DEAD, CREATING A PERFECT BLEND
The Grateful Dead opened their first 1971 tour at the Capitol Theater in Port Chester, New York, to a packed house. Once again the Dead asserted that they are probably the best American band.
As a band playing together, they excel as the music created blends and mixes so perfectly that it sounds like a studio recording. As individual musicians, they appear tops in their trade. Jerry Garcia, considered the group's leader, simply because the musicians union requires one, is respected greatly not only because of fine guitar and pedal-steel work, but as the mainstay writer, composing most of the group's music. Teamed with Bob Weir, they form one of the best one-two guitarists around. Ron "Pig-Pen" McKernan is still around to belt out the vocals on cuts which flashed back to the early days. Phil Lesh is often overlooked as mainstay at bass guitar and part time song writer ("Saint Stephen" and "Cumberland Blues"). The Dead also feature two drummers, Micky Hart and Bill K who provide solid background.
The act the band did at the Capitol was advertised as being a showcase for new material. That it was, as the Dead appear to have picked up where they left off on "Workingman's Dead" and "American Beauty," predominantly country with a few hard-rock cuts. The old favorites were also featured. "Casey Jones" brought the audience to its feet, as did "Truckin'" and "Sugar Magnolia." The group also did Berry's "Johnny B. Goode" as their customary rock 'n' roll piece. A 30 minute version of "Dark Star," with the help of some very appropriate lighting, had the mob spell-bound. The show ended with "Uncle John's Band" and left the stage with the crowd at its feet for 20 minutes.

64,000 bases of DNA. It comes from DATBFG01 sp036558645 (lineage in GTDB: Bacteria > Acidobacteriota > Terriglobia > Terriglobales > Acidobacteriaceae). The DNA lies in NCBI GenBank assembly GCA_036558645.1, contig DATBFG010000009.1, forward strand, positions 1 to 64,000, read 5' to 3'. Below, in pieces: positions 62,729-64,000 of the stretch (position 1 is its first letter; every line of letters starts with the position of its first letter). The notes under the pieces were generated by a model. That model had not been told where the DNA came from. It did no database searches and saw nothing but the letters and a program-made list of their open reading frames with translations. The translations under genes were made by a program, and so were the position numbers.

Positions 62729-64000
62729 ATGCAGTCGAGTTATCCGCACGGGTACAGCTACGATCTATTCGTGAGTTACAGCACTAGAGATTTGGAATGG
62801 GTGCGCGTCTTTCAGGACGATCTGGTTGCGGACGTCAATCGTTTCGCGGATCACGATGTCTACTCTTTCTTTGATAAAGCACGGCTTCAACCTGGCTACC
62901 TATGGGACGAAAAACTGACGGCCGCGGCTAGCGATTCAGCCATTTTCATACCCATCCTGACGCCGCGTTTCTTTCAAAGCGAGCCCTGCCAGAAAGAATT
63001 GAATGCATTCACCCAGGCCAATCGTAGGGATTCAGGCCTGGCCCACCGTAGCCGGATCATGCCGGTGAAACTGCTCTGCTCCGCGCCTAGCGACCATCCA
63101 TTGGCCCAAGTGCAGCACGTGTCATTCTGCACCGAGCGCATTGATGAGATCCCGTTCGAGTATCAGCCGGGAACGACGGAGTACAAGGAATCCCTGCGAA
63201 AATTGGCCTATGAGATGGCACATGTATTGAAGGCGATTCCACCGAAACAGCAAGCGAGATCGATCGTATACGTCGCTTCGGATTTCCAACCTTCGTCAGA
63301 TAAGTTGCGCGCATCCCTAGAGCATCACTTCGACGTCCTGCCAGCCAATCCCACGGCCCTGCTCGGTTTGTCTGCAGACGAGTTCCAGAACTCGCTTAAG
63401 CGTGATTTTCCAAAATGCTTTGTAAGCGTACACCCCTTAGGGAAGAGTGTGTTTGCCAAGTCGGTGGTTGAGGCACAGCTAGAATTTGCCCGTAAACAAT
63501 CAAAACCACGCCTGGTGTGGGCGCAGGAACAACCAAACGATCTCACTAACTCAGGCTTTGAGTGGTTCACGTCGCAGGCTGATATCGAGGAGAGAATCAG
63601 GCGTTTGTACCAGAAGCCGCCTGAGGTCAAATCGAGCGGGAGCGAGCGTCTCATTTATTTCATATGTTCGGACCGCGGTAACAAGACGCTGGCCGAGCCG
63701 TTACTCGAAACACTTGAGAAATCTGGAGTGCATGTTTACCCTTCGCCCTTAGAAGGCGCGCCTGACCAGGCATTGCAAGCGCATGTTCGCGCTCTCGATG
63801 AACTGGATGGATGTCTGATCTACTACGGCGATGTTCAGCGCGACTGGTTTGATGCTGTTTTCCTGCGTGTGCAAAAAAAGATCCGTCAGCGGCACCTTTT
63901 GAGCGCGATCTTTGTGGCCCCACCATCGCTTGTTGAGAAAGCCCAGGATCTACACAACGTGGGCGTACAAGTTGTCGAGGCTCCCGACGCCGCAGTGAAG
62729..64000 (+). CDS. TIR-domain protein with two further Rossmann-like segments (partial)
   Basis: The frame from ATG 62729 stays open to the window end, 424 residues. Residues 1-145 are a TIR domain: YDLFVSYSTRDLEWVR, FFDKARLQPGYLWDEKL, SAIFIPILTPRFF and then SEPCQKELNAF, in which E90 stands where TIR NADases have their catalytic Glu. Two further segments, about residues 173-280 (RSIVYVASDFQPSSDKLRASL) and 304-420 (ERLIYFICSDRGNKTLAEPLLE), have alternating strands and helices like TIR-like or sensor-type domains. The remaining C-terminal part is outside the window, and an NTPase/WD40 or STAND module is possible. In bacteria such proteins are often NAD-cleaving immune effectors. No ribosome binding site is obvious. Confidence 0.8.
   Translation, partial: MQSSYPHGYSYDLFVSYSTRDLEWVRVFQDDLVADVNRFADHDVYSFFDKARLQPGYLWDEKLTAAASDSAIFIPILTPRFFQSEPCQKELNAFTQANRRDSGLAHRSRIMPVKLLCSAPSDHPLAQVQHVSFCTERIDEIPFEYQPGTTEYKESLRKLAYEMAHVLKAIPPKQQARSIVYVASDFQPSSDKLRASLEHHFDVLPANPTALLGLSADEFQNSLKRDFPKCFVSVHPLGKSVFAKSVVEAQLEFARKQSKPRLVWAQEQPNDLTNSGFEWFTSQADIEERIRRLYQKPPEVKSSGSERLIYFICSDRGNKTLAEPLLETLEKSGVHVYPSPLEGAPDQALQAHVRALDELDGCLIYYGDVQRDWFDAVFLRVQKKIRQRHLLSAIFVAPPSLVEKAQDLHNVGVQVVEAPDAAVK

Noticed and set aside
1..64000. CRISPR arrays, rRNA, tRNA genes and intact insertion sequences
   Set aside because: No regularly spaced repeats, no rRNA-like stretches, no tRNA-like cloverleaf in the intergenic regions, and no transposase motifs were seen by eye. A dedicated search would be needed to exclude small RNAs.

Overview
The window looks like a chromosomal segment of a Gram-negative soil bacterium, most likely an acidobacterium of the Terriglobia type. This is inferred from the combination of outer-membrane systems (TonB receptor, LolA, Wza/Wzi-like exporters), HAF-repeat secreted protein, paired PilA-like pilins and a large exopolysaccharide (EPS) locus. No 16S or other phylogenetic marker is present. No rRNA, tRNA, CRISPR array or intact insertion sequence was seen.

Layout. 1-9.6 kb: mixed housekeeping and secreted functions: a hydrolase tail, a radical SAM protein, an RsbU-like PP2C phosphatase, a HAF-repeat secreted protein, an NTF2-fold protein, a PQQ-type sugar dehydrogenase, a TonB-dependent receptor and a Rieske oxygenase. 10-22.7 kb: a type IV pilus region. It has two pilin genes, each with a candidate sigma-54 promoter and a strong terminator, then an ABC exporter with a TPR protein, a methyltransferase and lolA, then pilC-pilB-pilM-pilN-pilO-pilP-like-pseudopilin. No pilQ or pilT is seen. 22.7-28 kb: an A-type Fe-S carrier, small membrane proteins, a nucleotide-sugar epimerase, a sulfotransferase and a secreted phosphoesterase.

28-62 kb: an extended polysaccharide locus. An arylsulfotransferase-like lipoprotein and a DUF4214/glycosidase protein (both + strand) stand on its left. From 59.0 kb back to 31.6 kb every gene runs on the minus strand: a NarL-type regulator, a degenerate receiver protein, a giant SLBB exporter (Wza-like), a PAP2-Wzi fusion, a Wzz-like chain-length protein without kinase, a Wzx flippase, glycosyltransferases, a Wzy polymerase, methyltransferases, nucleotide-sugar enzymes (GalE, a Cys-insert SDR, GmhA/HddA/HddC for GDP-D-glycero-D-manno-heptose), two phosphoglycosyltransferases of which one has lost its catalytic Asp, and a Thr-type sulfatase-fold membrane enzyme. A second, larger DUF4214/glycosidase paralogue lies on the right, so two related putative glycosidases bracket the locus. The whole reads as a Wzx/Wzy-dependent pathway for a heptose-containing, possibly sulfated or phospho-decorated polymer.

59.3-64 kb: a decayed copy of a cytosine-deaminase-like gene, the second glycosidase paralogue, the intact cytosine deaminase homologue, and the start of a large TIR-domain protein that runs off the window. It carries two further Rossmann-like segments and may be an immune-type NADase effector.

The New Riders of the Purple Sage opened the concert and were received as though they were the featured act. The group, which included former Jefferson Airplane drummer Spencer Dryden, did not perform as well together as their reputation connotes. This was due in part to the lack of experience they have had playing with Dryden and Don Nelson at bass [sic], and to an electrical breakdown which caused Marmaduke's acoustic guitar to sound rather tinny. Jerry Garcia also broke a string on his pedal steel guitar. Still, their country sound trucked through and had the audience dancing.
The Grateful Dead's new album is due out about April or May. It should send the band to unprecedented heights.
(by Ray Trifari, from the Hoya (Georgetown U), 4 March 1971)